Far too many people believe they must field strip these pistols every time they shoot them. I know several shooters who have continued to shoot MKIIs with no cleaning what so ever. The MKII design allows for a minimum to no maintenance. It is truly one of the most durable and simple pistols ever built.

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Another One

Caitlin Trask and Darren Mackie
Sailor says he didn’t know gun was loaded

The Associated Press
Wednesday Feb 18, 2009 9:56:45 EST

Milwaukee — A Wisconsin sailor told police in Virginia he didn’t realize his gun was loaded when he pointed it at his girlfriend’s head and pulled the trigger, killing the woman. Darren Mackie is charged with second-degree murder in the death of fellow Navy sailor, 20-year-old Caitlin Trask.

A report in the Newport News Daily Press says the 22-year-old Mackie, from Chippewa Falls, told investigators he was playing with his gun at his Navy apartment in Newport News, Va. Thursday, walked up behind Trask, pointed the weapon at her head and pulled the trigger. A criminal complaint says Mackie then called 911.

Mackie is stationed aboard the amphibious assault ship Kearsarge. Trask, of North Andover, Mass., was stationed on the Norfolk-based aircraft carrier Dwight D. Eisenhower.

Darren W. Mackie is charged with second degree murder in the death of his once live-in girlfriend, Caitlin E. Trask. "Mr. Mackie advised that he was playing with his firearm and walked up behind the victim and pointed the weapon at her head and pulled the trigger," Police Detective J.T. Williams wrote in a criminal complaint on file in Juvenile and Domestic Relations District Court. "He further stated that he did not know the gun was loaded." The complaint went on to say that Mackie then called 911. IT3 Trask was found shot once in the head. She was deceased. Newport News police have charged Airman Darren Mackie with murder and use of a firearm in the commission of a felony. Darren Mackie is being held without bond.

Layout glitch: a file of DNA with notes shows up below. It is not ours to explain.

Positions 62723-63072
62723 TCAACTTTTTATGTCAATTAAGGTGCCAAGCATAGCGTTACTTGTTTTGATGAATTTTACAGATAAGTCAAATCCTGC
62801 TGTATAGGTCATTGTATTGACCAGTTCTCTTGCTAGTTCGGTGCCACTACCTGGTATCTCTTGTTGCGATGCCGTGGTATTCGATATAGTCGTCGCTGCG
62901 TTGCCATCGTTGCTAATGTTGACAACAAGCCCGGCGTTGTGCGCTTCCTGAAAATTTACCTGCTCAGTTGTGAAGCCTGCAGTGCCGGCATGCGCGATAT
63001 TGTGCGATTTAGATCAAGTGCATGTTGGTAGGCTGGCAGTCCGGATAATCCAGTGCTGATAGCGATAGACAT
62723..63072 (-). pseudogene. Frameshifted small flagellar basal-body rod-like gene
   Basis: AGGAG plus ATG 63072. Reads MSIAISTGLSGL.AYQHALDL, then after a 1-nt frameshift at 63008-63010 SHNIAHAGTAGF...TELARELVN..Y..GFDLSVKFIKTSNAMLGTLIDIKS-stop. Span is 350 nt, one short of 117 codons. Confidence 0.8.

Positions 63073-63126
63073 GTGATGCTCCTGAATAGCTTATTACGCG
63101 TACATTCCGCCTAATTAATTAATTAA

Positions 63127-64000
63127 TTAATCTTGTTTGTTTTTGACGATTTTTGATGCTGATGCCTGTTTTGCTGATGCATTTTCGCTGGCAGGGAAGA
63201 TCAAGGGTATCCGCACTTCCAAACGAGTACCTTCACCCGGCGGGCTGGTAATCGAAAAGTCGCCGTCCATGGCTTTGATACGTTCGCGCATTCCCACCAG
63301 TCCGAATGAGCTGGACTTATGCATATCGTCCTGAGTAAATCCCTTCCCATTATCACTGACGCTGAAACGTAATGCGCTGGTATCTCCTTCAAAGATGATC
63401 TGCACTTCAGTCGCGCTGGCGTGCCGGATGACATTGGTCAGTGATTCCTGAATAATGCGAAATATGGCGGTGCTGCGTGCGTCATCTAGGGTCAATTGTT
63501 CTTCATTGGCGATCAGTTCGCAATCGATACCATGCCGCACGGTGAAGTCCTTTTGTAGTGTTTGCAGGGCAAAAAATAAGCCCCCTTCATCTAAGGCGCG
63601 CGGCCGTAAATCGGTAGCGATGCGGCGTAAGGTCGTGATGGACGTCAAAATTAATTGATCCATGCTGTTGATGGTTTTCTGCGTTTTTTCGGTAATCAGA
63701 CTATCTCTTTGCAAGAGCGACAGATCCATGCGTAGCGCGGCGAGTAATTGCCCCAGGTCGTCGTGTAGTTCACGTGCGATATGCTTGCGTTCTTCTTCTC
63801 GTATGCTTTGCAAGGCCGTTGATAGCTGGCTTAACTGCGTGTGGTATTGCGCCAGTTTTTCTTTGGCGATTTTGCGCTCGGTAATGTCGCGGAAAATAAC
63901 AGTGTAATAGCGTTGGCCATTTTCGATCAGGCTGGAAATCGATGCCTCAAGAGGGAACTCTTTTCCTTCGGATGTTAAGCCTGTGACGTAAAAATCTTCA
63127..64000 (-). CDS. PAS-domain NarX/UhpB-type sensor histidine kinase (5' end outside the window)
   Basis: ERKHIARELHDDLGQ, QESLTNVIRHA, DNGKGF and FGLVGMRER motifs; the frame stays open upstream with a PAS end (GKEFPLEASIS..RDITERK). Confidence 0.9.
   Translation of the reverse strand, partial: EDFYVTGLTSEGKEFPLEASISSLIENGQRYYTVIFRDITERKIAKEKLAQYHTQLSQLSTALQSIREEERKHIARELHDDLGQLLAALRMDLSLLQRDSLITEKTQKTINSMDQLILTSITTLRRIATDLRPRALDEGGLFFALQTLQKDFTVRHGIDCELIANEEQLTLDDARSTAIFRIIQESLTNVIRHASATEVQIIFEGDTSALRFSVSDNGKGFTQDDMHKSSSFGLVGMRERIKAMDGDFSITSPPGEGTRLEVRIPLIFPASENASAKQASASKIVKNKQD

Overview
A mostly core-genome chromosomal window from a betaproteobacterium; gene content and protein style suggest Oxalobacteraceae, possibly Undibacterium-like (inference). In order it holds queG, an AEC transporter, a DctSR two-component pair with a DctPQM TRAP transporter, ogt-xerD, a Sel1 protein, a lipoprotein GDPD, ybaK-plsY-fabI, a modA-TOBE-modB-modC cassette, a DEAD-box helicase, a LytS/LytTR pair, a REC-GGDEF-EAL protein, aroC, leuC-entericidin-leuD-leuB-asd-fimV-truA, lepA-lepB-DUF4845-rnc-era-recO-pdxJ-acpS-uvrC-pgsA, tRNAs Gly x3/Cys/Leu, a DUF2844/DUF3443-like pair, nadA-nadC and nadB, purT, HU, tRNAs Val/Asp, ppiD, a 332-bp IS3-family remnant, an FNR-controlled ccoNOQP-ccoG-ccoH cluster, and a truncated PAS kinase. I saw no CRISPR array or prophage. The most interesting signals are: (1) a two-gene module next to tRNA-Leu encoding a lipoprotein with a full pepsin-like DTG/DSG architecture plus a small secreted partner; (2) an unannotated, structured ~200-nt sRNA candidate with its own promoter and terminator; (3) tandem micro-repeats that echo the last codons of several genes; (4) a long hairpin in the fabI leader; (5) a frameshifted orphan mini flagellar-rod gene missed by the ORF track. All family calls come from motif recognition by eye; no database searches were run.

"It was just a terrible accident and she was only 20 years old," said Mary Trask of Haverhill, the mother of Caitlin Trask.

No. It was not an accident, It was stupidity. Caitlin Trask died because her boyfriend was an idiot. Don't point a gun at something you do not wish to destroy.

If you think a gun is unloaded, you don't know it's unloaded. OPEN THE CHAMBER and verify it. If you don't know how to open the chamber, then put the damned gun down and step away.

If the gun is truly unloaded, then STILL don't point it at your girlfriend and pull the trigger. If you do, you are an idiot, and you should not be allowed to breed. Instead you should be behind bars where you cannot infect the human race with your own special brand of chronic cerebal vaccuum.

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Wednesday, February 18, 2009

An Agglomeration

Oblivious soccor moms lit up by cell phones in SUVs. Dangerous dachshunds on snap leashes. Arf araf arf araf arfa arf! A syncopated symphony of white dashes popping off the blacktop. A white reflector in the distance approaching, and a quick smile and hello as another cyclist becomes illuminated by my red blinkies.